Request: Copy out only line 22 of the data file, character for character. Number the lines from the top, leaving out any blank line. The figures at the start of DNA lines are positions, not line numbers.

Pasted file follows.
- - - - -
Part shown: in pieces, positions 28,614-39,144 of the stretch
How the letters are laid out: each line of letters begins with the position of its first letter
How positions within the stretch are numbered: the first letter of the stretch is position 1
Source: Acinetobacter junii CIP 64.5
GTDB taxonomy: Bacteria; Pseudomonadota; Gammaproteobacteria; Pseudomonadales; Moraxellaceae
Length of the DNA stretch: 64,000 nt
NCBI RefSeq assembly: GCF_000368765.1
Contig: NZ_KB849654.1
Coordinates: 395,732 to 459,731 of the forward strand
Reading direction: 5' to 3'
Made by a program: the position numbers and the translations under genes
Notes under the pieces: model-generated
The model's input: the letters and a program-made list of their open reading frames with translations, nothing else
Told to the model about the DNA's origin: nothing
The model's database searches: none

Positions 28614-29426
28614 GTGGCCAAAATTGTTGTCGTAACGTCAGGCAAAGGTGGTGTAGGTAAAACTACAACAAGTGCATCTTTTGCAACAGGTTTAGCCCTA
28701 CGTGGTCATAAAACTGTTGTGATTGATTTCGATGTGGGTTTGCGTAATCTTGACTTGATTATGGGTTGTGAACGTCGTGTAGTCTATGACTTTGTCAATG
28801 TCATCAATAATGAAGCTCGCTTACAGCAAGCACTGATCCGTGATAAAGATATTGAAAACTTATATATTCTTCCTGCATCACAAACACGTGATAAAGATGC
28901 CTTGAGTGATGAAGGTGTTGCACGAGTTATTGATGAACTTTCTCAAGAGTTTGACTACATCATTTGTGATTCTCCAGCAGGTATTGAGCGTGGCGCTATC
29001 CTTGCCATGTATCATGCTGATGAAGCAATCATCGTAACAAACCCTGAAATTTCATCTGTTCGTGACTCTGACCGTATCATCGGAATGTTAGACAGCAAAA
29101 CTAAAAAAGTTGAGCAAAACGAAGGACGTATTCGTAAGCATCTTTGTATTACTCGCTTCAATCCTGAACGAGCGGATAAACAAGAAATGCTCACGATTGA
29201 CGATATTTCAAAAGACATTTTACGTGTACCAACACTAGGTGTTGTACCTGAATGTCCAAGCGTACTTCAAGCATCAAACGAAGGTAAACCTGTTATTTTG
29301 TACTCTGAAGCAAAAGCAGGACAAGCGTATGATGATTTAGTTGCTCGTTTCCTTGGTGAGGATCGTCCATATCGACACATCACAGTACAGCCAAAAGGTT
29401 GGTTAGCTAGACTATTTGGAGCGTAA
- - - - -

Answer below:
29101 CTAAAAAAGTTGAGCAAAACGAAGGACGTATTCGTAAGCATCTTTGTATTACTCGCTTCAATCCTGAACGAGCGGATAAACAAGAAATGCTCACGATTGA